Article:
Valuation Office Agency Rent Officers determine Local Housing Allowance (LHA) rates used to calculate Housing Benefit and the Housing element of Universal Credit (UC) for tenants renting from private landlords.
LHA rates are based on private market rents paid by tenants in the broad rental market area. This is the area within which a person might reasonably be expected to live. These can be searched via: https://lha-direct.voa.gov.uk/search.aspx
In April 2020, the LHA rate was increased to the 30th percentile of local market rents for recipients of UC and Housing Benefit. This represented an investment of around £1 billion and provided 1.5 million households with £600 more housing support per year than they would have otherwise received. I welcome that this increase has been maintained in cash terms for 2022/23 and 2023/24.
In both inner and central London, the national cap continues to apply, but this has been increased so that it is based on the Outer London rate plus 20 per cent.
On the benefit cap, although temporary changes were in place during the pandemic, it is not the intention to fundamentally change the process, principles or application of the benefit system. The national cap is currently set at £20,000, rising to £23,000 in London. The Chancellor will exceptionally increase the cap by 10.1 per cent in 2023, in line with inflation.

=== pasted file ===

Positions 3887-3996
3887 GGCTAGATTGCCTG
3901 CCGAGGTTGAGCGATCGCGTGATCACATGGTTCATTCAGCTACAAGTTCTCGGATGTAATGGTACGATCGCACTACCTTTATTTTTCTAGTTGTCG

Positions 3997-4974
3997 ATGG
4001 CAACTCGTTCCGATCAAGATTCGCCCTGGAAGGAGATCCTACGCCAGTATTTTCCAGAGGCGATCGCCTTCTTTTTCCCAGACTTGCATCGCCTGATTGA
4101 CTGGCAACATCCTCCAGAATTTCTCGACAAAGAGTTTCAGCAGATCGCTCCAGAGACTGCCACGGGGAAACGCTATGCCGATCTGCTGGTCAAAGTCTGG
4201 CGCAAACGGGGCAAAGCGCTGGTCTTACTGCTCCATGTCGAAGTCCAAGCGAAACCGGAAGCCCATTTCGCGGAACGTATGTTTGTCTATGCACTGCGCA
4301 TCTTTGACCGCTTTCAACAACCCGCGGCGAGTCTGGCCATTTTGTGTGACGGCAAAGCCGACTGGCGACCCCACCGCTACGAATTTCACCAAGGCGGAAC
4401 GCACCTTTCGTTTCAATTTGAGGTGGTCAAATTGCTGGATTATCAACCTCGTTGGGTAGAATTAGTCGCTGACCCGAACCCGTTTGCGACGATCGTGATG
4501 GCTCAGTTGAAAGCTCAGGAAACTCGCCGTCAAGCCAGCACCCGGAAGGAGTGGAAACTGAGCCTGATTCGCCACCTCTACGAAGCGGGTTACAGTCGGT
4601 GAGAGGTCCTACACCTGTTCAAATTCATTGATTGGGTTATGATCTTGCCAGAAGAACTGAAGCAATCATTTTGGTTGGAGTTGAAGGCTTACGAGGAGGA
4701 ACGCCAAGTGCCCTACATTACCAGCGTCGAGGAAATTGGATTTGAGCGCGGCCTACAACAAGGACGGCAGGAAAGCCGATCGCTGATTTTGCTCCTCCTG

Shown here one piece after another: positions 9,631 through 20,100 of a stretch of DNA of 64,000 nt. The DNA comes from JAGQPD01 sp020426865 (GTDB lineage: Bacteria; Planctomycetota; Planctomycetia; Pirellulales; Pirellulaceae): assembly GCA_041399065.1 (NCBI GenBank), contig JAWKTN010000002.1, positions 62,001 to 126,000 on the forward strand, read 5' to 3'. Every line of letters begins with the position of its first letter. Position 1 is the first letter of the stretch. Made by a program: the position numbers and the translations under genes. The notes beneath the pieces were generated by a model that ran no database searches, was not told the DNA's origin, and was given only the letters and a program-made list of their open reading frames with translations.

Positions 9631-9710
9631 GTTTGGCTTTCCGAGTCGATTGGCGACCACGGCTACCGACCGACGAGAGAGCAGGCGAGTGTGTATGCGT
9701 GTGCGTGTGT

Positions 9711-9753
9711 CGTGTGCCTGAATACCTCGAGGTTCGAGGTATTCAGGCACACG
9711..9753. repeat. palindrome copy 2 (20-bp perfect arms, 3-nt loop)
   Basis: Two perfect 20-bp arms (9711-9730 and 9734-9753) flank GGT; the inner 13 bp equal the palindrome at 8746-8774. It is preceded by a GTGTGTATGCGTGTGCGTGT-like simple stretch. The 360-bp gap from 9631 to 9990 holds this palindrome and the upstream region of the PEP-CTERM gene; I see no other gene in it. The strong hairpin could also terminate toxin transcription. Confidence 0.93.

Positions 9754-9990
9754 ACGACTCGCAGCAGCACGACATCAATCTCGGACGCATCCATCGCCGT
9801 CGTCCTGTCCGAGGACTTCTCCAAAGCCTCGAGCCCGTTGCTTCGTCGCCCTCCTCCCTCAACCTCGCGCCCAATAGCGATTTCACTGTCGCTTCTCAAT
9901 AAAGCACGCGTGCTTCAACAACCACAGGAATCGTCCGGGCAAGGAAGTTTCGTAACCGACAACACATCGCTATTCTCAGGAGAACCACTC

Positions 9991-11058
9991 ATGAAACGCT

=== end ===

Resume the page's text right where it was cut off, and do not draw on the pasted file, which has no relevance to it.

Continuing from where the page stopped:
However, if claimants need extra support to meet rental costs they can approach their Local Authority for a Discretionary Housing Payment (DHP). Since 2011, the Government has provided nearly £1.6 billion in DHP funding to local authorities.
Exemptions from the cap are in place, which protect families who experience a sudden change in their circumstances. If someone loses their job, they may qualify for a grace period from the cap for 39 weeks. Exemptions also apply for the most vulnerable claimants who are entitled to disability benefits and carer benefits.